Presented as part of the 2021 Earth Up Conference | ASL Interpretation Provided
Multiple prize-winning author Jane Yolen, whose 400th book recently saw print, will talk with us about why she so often writes about nature and why that is important. She will also read selected passages from her books. The talk will be followed by Q/A with Ms. Yolen.
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Jane Yolen is a very busy person. Her 400th book came out in March of this year. That number is tiny compared to the number of poems she has written, having written one a day for twelve years. She estimates that more than 70 of her books could be considered poetry, putting the lie to the idea that poetry can’t make you a living. In fact, when a young librarian was quoted as saying that “[Jane Yolen] doesn’t write poetry,” she replied by writing a poem to that young librarian. Since it was Jane Yolen who wrote it, the poem was wise, entertaining, serious and a bit funny.
She has raised children to follow in her footsteps as a creator [two are published writers, and the third is an outstanding photographer]. She has written stories that blend the strongly folkloric with a love of nature, and the things of the natural world. She has six honorary doctorates, and lifetime achievement awards from the World Fantasy Association, the Science Fiction Writers of America and the Science Fiction Poetry Association, to go with awards both popular and academic. She has written novels for younger readers that retell classic folktales and myths in new ways, as well as creating original tales in the styles of both. She has written of the Holocaust, of King Arthur, and of dinosaurs brushing their teeth. She has a website with things written to help creative people face the fact that things get rejected sometimes. She cares about people, places and things. She is, as mentioned, a very busy person.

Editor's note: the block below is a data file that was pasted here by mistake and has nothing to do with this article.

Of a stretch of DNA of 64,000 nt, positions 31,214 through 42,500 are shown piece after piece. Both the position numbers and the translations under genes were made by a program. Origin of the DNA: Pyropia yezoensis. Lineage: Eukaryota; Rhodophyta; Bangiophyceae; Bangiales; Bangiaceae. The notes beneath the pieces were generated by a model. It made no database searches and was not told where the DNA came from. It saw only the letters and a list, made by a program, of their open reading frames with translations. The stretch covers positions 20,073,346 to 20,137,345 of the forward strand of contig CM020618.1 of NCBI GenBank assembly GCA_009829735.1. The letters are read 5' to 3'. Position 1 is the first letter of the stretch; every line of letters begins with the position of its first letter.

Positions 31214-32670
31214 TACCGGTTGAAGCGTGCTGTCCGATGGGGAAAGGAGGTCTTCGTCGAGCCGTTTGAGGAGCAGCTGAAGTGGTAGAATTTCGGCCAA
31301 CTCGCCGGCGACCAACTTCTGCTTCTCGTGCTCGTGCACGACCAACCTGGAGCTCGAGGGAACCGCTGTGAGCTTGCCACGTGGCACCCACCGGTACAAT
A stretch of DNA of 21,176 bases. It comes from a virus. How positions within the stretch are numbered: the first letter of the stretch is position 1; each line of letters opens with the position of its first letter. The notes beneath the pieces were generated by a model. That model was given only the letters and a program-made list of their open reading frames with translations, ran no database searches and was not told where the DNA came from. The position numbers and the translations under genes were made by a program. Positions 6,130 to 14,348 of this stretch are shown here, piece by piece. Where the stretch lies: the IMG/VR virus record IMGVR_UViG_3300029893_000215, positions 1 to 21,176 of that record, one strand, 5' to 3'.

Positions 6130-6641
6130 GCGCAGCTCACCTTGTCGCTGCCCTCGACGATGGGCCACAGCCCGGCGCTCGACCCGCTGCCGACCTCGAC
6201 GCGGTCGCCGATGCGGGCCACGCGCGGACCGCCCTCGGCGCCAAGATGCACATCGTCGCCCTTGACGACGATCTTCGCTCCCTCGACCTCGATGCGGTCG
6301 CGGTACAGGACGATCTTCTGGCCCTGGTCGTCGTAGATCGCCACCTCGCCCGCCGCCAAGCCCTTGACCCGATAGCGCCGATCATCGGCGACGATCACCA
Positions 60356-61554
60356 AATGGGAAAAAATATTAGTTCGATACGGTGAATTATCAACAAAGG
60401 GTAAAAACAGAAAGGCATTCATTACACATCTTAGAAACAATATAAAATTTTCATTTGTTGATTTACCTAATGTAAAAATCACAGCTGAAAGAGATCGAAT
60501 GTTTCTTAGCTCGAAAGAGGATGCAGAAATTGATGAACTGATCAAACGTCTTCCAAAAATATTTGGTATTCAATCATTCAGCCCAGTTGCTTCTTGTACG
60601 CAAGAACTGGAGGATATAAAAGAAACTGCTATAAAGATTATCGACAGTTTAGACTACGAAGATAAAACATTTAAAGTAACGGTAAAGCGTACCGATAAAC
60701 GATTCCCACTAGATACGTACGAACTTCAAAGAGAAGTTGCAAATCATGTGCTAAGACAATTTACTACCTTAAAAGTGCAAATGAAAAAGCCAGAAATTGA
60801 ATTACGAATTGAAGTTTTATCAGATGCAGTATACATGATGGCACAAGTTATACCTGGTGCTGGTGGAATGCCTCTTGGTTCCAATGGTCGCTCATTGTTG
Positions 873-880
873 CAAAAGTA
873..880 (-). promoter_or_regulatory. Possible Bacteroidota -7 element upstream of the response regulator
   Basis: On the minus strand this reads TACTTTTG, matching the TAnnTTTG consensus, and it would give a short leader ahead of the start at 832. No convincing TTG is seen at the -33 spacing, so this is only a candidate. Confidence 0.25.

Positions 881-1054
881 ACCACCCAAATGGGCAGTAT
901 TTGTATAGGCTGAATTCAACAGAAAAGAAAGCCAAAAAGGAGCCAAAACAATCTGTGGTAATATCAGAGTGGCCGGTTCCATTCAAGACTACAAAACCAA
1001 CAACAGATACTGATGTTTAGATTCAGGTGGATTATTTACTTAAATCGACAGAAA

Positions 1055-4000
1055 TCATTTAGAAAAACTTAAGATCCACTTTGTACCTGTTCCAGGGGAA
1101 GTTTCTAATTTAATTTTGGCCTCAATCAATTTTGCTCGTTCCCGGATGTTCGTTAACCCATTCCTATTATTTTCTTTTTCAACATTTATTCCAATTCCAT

With ASL Interpretation Provided By Patrick Kelly & Libby Tipton
Libby Tipton is a professional sign language interpreter from Flag Pond, TN. Now in her 41st year of interpreting, she recently left East Tennessee State University (after 25 years) to work for the Tennessee School for the Deaf. Libby also works as a freelance interpreter, an ASL instructor, workshop presenter, and a consultant on deafness, focusing on storytelling and Appalachian culture. Having deaf parents, she was always a natural communicating other people’s stories through her hands. Now Libby tells her own tales about life in a colorful deaf Appalachian family.
Patrick Kelly is a nationally certified American Sign Language interpreter. He has participated in two NSN events. His 40 plus years of work as an professional interpreter is a product of Libby Tipton’s own mothers instruction. Mr. Kelly has worked in college theater under Tony winner Audrey Norton doing stage voice. He provides access in higher education in 22 community colleges, and universities in the San Francisco bay area.